Two Friction-Based Juni Motions Denied in Nassau County

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Supreme Court of the State of New York, Nassau County, May 12, 2021

The plaintiff in this matter was a career auto-mechanic. He alleged asbestos exposure from car parts manufactured by various defendants, including Ford and Mercedes, caused his lung cancer.

Ford and Mercedes each filed summary judgement motions alleging that (1) the plaintiff could not establish specific exposure and (2) that the causation opinions of the plaintiff’s experts should be precluded. Ford sought an order for a Frye hearing while Mercedes sought a hearing pursuant to Parker v. Mobile. Ford presented expert opinions noting that the plaintiff was exposed to chrysotile asbestos—a less dangerous form of asbestos—in a quantity that would not have been harmful. Furthermore, the opinions stated that the plaintiff’s alleged exposure from Ford clutches would be less dangerous compared to other exposure sources. Finally, Ford’s experts reasoned that the plaintiff’s smoking history, second-hand smoke exposure, and family medical history were the causes of his lung cancer.

Mercedes presented expert opinions noting that most of the Mercedes models that the plaintiff encountered did not contain any asbestos. Moreover, if the plaintiff did encounter these models, the risk of harmful exposure was low and the use of asbestos on these specific models was phased out decades ago. The expert opinions also attributed the plaintiff’s extensive smoking history as the cause of his lung cancer.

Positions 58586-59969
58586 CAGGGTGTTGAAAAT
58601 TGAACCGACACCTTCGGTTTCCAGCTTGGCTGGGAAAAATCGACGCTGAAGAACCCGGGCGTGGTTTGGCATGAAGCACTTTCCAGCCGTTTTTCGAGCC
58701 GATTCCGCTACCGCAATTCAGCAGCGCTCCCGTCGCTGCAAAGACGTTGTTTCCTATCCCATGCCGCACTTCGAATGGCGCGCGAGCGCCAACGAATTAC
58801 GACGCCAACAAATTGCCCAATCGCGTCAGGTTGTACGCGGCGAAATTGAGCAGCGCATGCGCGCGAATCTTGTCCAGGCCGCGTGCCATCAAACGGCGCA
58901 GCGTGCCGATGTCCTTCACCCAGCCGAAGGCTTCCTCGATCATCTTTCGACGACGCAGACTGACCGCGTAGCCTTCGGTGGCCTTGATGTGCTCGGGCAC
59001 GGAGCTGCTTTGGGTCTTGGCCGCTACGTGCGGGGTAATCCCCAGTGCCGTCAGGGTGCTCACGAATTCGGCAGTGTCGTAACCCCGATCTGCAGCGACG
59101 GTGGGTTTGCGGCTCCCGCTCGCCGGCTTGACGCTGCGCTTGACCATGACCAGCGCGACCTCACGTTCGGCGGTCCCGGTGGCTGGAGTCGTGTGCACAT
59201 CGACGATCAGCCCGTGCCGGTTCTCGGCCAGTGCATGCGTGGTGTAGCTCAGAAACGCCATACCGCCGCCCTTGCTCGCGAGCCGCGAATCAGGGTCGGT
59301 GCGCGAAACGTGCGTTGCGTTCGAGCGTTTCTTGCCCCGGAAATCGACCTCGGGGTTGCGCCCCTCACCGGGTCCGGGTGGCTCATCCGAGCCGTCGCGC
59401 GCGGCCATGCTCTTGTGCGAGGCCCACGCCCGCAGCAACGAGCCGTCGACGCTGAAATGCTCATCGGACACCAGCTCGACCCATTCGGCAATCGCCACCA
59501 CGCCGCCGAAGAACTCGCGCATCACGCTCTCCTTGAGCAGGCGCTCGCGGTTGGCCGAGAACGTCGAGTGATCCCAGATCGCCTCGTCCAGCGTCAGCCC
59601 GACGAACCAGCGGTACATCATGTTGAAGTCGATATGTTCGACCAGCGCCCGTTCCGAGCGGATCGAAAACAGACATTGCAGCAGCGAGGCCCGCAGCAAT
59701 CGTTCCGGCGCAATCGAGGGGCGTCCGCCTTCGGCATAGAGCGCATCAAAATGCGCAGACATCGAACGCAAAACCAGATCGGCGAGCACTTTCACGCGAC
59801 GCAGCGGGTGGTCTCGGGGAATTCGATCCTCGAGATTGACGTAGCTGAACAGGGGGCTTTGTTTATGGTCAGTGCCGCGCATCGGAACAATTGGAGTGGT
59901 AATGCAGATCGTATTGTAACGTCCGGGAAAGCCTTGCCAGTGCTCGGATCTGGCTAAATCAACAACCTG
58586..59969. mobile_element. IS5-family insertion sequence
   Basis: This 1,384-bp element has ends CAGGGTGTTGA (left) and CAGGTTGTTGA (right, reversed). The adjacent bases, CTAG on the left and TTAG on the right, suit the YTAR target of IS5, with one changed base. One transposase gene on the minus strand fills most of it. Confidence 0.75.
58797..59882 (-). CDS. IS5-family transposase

The court found that Ford and Mercedes did not submit sufficient evidence to demonstrate the absence of a material issue of fact. Regarding Ford, the court noted that the plaintiff pointed to numerous examples of working with different Ford products, and that even if the type of alleged asbestos exposure was less dangerous, the plaintiff was exposed on enough occasions where harm could be found. Regarding Mercedes, the court noted that the plaintiff was likely exposed to the asbestos-containing products enough where harm cannot be ruled out. Finally, in response to both motions, the court specified that issues relating to the foundation of the plaintiff’s expert testimony is more appropriate as a motion in liminie at trial, where there is an opportunity for cross-examination. The court noted that the plaintiff’s experts have given opinions in other asbestos cases and neither Ford or Mercedes cited to any cases where the expert opinion was omitted due to a foundational issue. For these reasons, summary judgement for both defendants was denied.  

Read the first decision here.

Read the second decision here.